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June 12, 2009

Sugar and Spice and Everything Nice

To most readers, the phrase “Sweet Romance” induces the gag reflex, if not a bored sigh. This genre has the embarrassing stereotype of being syrupy fiction with naïve heroines and flawless, pure heroes. It sometimes seems that publishers integrate every modestly written tome into the Inspirational category, but not all sweet fiction books apply. Sweet Romance stories do not have to include story lines of faith.

One of the exciting things about the new world of e-book publishing is that there is more room for those authors struggling to find a foothold for their writing. E-books are not just the new way of picking up a book; they are an ever widening chasm of new and reinvented genres. Sweet Romance no longer means the worn, dog-eared paperback on grandma’s shelf. The whole market has changed.

There are authors all over the world writing stories with three-dimensional characters and breathtaking suspense. And all without graphic sequences of intimacy. For those who feel books without shock value won’t sell, check out some of the new and upcoming authors at review sites such as The Long and Short of It, or Dear Author. Almost all online review sites rate the heat of their featured books. Clearly, there is a market for readers who desire more restraint and emotional connection in their purchases.

In last month’s issue of my monthly newsletter THE PRIVATEER NEWSLETTER, I reviewed Miss Mae’s latest release, IT’S ELEMENTARY DEAR WINIFRED. It was a wonderful adventure--

“Talk about a Victorian fun house: revolving rooms, trick mirrors, and trapdoors, with a cast of characters cleverly plopped onto your Adventure Sundae scoop by scoop. Tie-in Sherlock Holmes and his notorious adversary, Dr. Moriarty, and you have a big red cherry on top.”

Hers is a perfect example of well-written historical fiction without the so often unnecessary details of intimacy. This doesn’t mean that romance in the sweet genre is not romantic. Consider such classics as PRIDE AND PREJUDICE, or even today’s TWILIGHT. Clearly, talented writing can take a reader on an emotional journey to happily ever after without following the love struck couple behind closed doors.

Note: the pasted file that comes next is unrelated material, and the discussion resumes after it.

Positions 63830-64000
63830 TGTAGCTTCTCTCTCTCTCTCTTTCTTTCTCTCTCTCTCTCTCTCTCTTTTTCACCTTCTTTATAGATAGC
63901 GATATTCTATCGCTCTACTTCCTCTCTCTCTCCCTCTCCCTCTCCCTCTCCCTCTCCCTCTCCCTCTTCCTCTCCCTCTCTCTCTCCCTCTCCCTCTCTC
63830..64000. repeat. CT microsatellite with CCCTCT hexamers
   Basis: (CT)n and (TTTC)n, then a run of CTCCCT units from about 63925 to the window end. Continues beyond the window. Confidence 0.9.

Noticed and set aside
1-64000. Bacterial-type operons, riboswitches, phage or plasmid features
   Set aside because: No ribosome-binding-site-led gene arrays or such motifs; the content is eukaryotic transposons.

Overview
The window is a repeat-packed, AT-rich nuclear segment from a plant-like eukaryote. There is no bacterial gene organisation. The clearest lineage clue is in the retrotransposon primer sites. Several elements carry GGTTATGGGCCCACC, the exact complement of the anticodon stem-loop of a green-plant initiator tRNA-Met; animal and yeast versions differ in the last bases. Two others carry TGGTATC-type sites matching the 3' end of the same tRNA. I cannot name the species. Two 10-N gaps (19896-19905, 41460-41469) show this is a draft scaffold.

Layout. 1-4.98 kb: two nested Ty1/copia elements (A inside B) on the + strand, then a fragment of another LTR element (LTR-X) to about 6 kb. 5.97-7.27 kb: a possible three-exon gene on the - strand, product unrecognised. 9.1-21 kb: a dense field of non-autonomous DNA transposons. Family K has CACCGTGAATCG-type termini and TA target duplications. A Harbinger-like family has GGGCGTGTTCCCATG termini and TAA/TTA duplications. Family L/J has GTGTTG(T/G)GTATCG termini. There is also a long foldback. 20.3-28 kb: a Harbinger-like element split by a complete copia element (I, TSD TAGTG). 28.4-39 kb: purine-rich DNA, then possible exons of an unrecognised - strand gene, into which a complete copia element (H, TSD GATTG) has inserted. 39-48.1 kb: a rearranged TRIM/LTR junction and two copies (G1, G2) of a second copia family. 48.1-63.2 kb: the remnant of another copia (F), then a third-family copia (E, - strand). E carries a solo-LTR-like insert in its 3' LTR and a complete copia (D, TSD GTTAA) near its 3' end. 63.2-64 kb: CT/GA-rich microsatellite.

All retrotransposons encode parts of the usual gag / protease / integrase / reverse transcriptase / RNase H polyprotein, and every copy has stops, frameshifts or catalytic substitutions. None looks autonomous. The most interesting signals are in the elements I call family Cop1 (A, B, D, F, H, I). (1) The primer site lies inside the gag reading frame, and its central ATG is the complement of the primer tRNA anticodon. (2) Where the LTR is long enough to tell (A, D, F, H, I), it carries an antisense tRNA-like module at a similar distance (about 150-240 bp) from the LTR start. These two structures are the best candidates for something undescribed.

With so many genres available on the web for e-book enthusiasts, I was happy to find the small author’s group "The Sweetest Romance" some while ago. This group of writers focuses their storytelling on adventure, humor, and every day challenges, with romance lines that highlight the developing feelings of love two people can discover and share.

There are many other groups, publishers, and bookstores that currently cater to those with conservative taste. A lack of graphic imagery in a romantic storyline does not take away from the quality or satisfaction of the journey. In fact, it touches the heart and reminds us all why we love to fall in love.

Some of my sweet, romantic recommended reads:

“It’s Elementary, Dear Winifred” by Miss Mae
“An Unlikely Missionary” by Skylar Burris
“Journey to Forgiveness” (Inspirational) by Laurean Brooks
And my own historical with sweet suspense,
“The Privateer” by Danielle Thorne

4 comments:

Miss Mae said...

This is an excellent post, Danielle, and you've explained the "sweetest" form of romance succinctly.

As you say, sweet romance is by no means boring, and considering the successes of highly acclaimed films adapted from Jane Austen and Charles Dickens' books--to mention a couple--I think it's definitely making a comeback.

Miss Mae

Hywela Lyn said...

Yes, this is a great post Danielle, I do agree, 'sweet' doesn't have to mean 'tame' and it's possible to write a gripping romance that keeps one on the edge of ones seat and provides a satisfying 'hea' without having graphic bedroom scenes. (Miss Mae's delightful suspense stories are a\case in point!)

Lacey Diamond said...

Great post! I have to admit I do write some of those steamy romances. But I have a new release HOT PROPERTY from Awe-Struck that is a sweet contemporary romance. I really enjoyed writing this book. I think it's a much better book than if I'd had explicit bedroom scenes. I want what goes on behind closed doors for my readers imagination.

Linda Swift said...

Great post, Danielle. And I agree completely with what you say. I think we do the readers no favors by putting so many graphic details into our books. It robs them of the opportunity to use their own imaginations. Good luck with your book sales. Linda